AV: Like Alice in Wonderland before it, Disney seems to be doubling down on its core properties with re-boots and “re-imaginings” of their ‘princess properties.’ This is a necessary effort in this world of Disney-owned super-IP’s like Star Wars & Marvel studios. Classic IP’s like Cinderella, Snow White and all of them really, run the very real risk of becoming obsolete. In an age of digital animation, high-gloss visual effects and a notoriously endless number of re-boots and re-imaginings. While I would strongly question the staying power of these films in the mind space of their core audience (namely pre-teen and early teen girls), these films keep these characters in the hearts and on the lips of us all. And while the screenplay could use a bit more polishing, I think it handsomely accomplishes its task of staying relevant in an increasingly attention-deficient world. 

TP: The line between good and evil, became very blurred in this film and totally skewed if we are to believe the original version of Sleeping Beauty. Although I loved the performance of Jolie, I just couldn’t get a handle on Stefan. I couldn’t connect with him at all and I suppose that’s par for the course seeing the armies of men besiege their neighbors for no reason at all save for the prospect of new land with untold wealth. It made no sense (as mankind mirrors in real life) and was only compounded when Stefan does a complete one-eighty about how he feels about Maleficent. He grows up with her, falls in love with her (or so we think) only to later become the most tragic and un-relatable character to ever grace the silver screen. Anyone not on the side of Maleficent just didn’t have a heart as we all understand the pain of loss and yearning for retribution. We also understand forgiveness and a willingness to move on. Maleficent may have been the one with horns and wings, but King Stefan was the least human character of all, a sad reflection of how some of can be in reality.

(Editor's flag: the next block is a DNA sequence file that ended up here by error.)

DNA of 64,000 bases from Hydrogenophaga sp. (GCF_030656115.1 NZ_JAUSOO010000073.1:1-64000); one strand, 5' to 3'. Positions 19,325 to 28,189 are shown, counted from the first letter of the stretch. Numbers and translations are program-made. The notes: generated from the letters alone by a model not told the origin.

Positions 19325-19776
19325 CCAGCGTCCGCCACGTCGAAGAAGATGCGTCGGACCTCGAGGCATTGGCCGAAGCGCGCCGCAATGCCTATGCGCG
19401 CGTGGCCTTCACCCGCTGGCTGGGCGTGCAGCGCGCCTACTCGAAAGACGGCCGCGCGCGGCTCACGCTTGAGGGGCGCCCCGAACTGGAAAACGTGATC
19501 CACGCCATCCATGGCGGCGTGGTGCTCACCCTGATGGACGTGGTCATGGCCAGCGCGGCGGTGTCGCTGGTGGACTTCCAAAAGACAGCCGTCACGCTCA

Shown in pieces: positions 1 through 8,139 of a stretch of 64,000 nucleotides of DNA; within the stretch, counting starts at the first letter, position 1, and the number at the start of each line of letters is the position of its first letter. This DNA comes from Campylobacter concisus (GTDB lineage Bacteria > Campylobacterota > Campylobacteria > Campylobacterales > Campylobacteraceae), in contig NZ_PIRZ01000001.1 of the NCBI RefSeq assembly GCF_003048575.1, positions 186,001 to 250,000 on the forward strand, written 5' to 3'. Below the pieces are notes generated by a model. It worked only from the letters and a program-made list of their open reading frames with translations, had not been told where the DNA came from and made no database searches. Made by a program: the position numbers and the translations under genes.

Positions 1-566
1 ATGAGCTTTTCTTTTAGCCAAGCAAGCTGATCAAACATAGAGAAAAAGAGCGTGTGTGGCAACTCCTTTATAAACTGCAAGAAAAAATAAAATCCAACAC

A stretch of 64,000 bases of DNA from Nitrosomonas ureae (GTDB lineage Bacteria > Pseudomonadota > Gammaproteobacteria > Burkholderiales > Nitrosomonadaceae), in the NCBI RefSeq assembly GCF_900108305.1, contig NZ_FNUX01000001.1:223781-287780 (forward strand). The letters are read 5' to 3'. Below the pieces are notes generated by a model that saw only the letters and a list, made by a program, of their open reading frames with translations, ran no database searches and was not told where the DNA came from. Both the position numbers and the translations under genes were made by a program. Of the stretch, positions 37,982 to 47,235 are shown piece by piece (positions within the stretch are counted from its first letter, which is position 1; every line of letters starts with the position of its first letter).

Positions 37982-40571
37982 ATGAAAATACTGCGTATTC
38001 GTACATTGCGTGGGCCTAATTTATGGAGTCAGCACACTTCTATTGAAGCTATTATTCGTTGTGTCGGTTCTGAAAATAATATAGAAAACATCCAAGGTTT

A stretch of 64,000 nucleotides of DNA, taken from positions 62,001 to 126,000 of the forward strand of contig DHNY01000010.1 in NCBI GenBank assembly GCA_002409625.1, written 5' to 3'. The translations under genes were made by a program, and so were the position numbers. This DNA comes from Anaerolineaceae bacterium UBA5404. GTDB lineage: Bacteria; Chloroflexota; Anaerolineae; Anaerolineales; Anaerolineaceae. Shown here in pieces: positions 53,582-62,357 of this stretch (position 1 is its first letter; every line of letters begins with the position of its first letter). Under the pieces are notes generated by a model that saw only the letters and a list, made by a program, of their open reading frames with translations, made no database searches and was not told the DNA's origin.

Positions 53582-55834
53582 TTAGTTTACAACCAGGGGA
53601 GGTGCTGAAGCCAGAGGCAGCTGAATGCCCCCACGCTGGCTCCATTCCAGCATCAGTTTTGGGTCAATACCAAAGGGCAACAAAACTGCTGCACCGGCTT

AV: Having pulled more than $500 million in box office revenue worldwide (as of the writing of this post), Maleficent 2 is presently undergoing initial script writing. Disney is in the business of entertainment and nearly 20 million people the world over saw great value in this film, and Disney is hot to strike while the proverbial fire is hot. This film needed to be re-made and for the greater part of things, that part was done well. I am pretty unconvinced that a follow-up is necessary at all and would rather see that money and effort go to the development of original properties and additional ‘re-boots.’ Our daughters are hungrily consuming far lesser-quality movies and franchises, so a Maleficent sequels isn’t the worst idea I’ve ever heard. 

TP: This film doesn’t need, nor should have a sequel. The story is told with complete resolution as just another way of looking at events we are already familiar with. That said, I’m not surprised part two is already in the works. I mean, why let a story stand alone as a classic when you can keep milking the box office cow right? 


ARTH VADER rates Maleficent: This movie is entertaining is if you can keep your composure through almost two hours of intensive emoting, voiceover and dialogue, the action sequence are compelling and the story, while familiar, is told well. There are moments of greatness tempered by moments of sheer boredom. The presence of Jolie onscreen is impressive but the comic relief to the three fairy Godmothers is just this side of bearable. Still, fun with something everyone and a strong, if not heavy-handed re-boot, Maleficent casts its spell over eight (8) magical busted blocks and starts something wickedly wonderful.

THE PONTIFICATOR rates Maleficent: One of the most tragic stories to come along in a long time, this certainly will appeal to female audiences as it is all about the heart and paints men in a way they are all too familiar with. While the effects and performance of the cast were stellar, there was just a level about the film that I couldn’t relate to and that left me wishing it could break more than seven (7) magical blocks. 

Maleficent: 7.5 / 10 Busted Blocks